Redpoint Physical Therapy

Taking your Physical Therapy to a New Level

Sometimes the climb to the top seems impossible. Especially when you have tried so many times before.  

The term “Redpoint” is a climbing term that refers to completing a route which has been unsuccessful on other attempts.  Whether you're dealing with a new injury, or you have a chronic problem that you have been unable to resolve, we are confident we can help you reach your goals and improve your quality of life.

At Redpoint, we offer a fresh approach to physical rehab - We won’t simply treat body parts.  We'll treat people. Our thorough approach provides a superior rehab experience and includes a combination of skilled manual therapy, as well as a comprehensive list of highly specific therapeutic exercises.

Our goal at Redpoint PT is not just to rehabilitate you, but to take your rehab to a new level!

A rainy 4th of July, and whether or not your grandmother (or you) really can predict the weather

Posted by Dr. Liz Sims, PT - Redpoint Physical Therapy, Plymouth, MA

Hi All!

This year's 4th of July was good weather for ducks!

This year's 4th of July was good weather for ducks!

Kind of a bummer about the Plymouth parade and fireworks getting rained out.  I hope you all made the best of the long weekend and are feeling relaxed today!  I spent much of Friday in my living room, enjoying the sound of rain and thunder roll through my farmer's porch windows - one of my favorite summer activities.

Of course, the rain got me to thinking about those of you with aches and pains.  Did you ever wonder if there was any truth to being able to predict the rain with your achy joints?  The research is somewhat inconclusive, but here are some of the bigger and more recent studies on the topic:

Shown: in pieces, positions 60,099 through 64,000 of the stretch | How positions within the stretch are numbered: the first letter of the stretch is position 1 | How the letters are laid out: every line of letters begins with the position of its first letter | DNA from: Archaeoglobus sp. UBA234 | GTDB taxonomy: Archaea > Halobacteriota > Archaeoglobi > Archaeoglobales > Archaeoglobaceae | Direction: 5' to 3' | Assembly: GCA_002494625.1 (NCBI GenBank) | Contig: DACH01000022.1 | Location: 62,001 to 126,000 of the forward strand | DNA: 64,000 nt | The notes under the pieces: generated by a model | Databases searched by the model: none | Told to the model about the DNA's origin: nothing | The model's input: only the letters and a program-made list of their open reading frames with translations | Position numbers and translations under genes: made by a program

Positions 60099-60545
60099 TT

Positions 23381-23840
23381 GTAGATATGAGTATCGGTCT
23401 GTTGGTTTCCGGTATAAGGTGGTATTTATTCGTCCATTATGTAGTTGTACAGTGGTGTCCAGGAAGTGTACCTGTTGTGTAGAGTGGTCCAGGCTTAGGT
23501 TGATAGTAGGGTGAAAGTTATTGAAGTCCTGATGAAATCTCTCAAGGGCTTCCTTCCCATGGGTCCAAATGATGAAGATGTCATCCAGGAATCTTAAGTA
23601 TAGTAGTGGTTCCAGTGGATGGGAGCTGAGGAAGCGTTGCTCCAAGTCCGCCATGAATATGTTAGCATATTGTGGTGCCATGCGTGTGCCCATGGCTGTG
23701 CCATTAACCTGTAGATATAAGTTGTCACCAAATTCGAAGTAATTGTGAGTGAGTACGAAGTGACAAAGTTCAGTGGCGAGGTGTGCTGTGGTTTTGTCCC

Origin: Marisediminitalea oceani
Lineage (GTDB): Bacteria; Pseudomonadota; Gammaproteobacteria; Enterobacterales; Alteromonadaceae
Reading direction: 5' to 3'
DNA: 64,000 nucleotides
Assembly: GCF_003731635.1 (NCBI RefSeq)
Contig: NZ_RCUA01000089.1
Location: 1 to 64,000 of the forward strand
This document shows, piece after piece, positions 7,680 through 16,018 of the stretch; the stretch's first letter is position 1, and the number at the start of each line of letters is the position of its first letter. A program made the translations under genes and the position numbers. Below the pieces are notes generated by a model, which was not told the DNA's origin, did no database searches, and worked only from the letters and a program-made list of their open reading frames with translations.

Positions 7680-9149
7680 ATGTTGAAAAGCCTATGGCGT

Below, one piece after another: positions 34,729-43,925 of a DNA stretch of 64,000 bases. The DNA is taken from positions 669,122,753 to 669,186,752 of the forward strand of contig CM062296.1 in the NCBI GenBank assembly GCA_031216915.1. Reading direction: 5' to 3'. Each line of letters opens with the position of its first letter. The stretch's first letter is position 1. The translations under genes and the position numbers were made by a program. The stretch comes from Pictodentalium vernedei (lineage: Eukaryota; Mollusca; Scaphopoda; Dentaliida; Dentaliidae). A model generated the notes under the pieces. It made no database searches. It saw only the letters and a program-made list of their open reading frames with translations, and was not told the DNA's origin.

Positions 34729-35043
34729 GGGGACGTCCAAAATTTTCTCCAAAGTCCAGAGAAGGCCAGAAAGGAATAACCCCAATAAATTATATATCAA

A large study done in 2002 showed that weather changes had minimal to no effect on joint pain in middle-aged exercisers.

This study shows that both ambient temperature and barometric pressure each have some affect on joint pain in patients with osteoarthritis.

A recent article showed an inverse relationship between air pressure and inflammation of joints for patients with rheumatoid arthritis.

Another large study done in 2013 shows that the majority of older people with osteoarthritis believe that their pain is affected by weather.

There are other diagnoses that claim to worsen with changes in barometric pressure.  This small study on women with a diagnosis of fibromyalgia did not show a strong link.  

Researchers have had a hard time proving the link between pain and weather, but most of us know someone who is consistently able to tell you a storm is coming.  I can confirm that my "painful" patients feel generally more awful just before a big storm (so, take THAT, researchers!).

Whether or not you do a better job than weather forecasters, exercise has been proven to keep your joints moving.  I get asked most often for hand exercises, so here are a few for you:


What do you think?  Do your joints predict the weather?  Do you have some other superpower I should talk about next week...? ;)

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